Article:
If Glass were to save The Perfect American as drama, he's be wise to stick to a few strong images and ditch the less relevant. Lincoln (extremely well realized by Zachary James) is worth keeping because McDermott shows him so well, but Disney and Ronald Reagan are innocent indeed compared with the machinations of modern politics. Andy Warhol (John Easterlin) is a character worth saving because Warhol and Disney had so much in common. If Glass's focus is on Disney as visionary artist, there's a lot of potential. But the libretto is fatally diffuse.

Christopher Purves sings Walt and David Soar sings Roy Disney. Good performances but the script lets them down. Both singers have enough musical nous to sing their lines so they flow better than what's in the subtitles. Sometimes, Glass's problems with text work out fine because they emphasize meaning. Mechanical expression squashes human speech. In The Perfect American, the text is just plain dumb. These roles are central. Both Disney brothers were visionaries in their own ways. Whether you like multinational corporations or not, they helped create the genre. Perhaps Glass and his librettist were inhibited by fear of litigation. But the Disneys were remarkable people: the Disney Corporation has nothing to fear. Especially not from a work as inept as this. There is one spark of perception in the text. The Disneys are "hiding behind a mouse and a duck". But that's all. Then the moment is gone.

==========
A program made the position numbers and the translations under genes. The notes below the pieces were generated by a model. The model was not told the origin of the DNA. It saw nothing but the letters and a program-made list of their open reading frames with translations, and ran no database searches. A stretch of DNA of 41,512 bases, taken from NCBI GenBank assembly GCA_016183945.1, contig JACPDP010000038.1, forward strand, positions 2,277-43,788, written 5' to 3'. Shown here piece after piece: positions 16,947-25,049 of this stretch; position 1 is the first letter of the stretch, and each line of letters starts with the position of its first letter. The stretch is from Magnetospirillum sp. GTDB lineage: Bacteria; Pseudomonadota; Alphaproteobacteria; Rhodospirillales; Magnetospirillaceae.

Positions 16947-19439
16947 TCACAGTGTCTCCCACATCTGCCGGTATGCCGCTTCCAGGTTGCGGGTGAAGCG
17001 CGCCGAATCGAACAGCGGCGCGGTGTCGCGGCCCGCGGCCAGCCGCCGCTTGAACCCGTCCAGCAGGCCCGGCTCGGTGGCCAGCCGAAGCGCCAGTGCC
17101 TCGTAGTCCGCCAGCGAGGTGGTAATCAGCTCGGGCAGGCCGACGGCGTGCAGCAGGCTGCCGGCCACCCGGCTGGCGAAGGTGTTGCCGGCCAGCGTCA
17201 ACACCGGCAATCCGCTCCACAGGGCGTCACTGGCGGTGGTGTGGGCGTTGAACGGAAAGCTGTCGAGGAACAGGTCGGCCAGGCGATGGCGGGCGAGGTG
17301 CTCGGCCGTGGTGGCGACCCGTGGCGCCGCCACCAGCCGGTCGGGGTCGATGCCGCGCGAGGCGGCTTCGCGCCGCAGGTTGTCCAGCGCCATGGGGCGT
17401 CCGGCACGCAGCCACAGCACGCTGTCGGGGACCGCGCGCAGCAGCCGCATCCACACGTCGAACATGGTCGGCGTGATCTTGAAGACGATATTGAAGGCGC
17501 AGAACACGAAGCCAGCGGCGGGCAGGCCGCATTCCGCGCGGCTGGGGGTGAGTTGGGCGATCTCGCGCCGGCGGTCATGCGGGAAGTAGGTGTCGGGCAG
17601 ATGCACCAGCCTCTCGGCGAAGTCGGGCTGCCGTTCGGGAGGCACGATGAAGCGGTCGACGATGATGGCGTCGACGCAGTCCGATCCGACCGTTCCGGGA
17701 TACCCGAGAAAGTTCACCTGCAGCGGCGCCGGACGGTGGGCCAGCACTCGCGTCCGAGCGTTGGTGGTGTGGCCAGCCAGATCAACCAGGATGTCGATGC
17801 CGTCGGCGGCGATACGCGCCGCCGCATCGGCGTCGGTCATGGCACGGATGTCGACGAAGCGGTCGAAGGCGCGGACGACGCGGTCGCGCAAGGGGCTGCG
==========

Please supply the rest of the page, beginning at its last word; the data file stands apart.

Soar is an interesting singer, much admired since his early days at WNO. Hopefully we'll hear more of him at the ENO. Donald Kaasch sings William Dantine, the employee fired for organizing a union. As "evidence" that Disney mistreated his employees, it's pretty weak, since far worse things happened and happen still. The Lucy/Josh character (Rosie Lomas) is bizarre. If Lucy is an apparition based on the ghost of an owl Disney killed as a child, there's potential in that too, but the role is so badly drawn (by the librettist, not the singer) that it's a waste of time. We don't really need to know so much about how Disney loved nature. But as my friend exclaimed. "Disney wasn't Janáček!".

An opera that would have been better as silent film? The irony would not have been lost on Walt and Roy. It doesn't matter how you tell a story as long as you have a story to tell in the first place.

Anne Ozorio

For production details see the ENO site.

Send to a friend

Send a link to this article to a friend with an optional message.

Friend's Email Address: (required)

Your Email Address: (required)

Message (optional):